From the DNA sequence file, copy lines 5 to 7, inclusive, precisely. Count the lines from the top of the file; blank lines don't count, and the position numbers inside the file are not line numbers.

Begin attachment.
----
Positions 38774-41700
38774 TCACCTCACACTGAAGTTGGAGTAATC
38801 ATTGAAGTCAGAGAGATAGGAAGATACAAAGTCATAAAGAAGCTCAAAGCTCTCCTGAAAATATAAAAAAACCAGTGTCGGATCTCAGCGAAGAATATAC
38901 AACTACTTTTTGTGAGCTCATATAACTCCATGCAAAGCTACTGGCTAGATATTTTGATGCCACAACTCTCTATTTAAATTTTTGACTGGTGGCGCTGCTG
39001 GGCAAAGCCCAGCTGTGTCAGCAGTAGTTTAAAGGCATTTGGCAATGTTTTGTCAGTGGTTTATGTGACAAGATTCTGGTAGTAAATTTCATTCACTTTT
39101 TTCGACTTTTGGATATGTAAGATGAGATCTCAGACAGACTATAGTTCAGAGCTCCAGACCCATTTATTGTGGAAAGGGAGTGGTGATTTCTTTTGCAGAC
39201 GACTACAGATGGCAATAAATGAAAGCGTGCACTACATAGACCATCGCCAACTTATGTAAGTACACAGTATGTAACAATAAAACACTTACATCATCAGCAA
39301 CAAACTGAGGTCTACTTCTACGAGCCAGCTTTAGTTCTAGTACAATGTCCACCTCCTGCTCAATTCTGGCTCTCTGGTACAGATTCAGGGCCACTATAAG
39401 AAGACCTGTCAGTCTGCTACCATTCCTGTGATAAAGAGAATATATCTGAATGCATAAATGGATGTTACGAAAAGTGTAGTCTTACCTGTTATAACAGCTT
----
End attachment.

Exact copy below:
39001 GGCAAAGCCCAGCTGTGTCAGCAGTAGTTTAAAGGCATTTGGCAATGTTTTGTCAGTGGTTTATGTGACAAGATTCTGGTAGTAAATTTCATTCACTTTT
39101 TTCGACTTTTGGATATGTAAGATGAGATCTCAGACAGACTATAGTTCAGAGCTCCAGACCCATTTATTGTGGAAAGGGAGTGGTGATTTCTTTTGCAGAC
39201 GACTACAGATGGCAATAAATGAAAGCGTGCACTACATAGACCATCGCCAACTTATGTAAGTACACAGTATGTAACAATAAAACACTTACATCATCAGCAA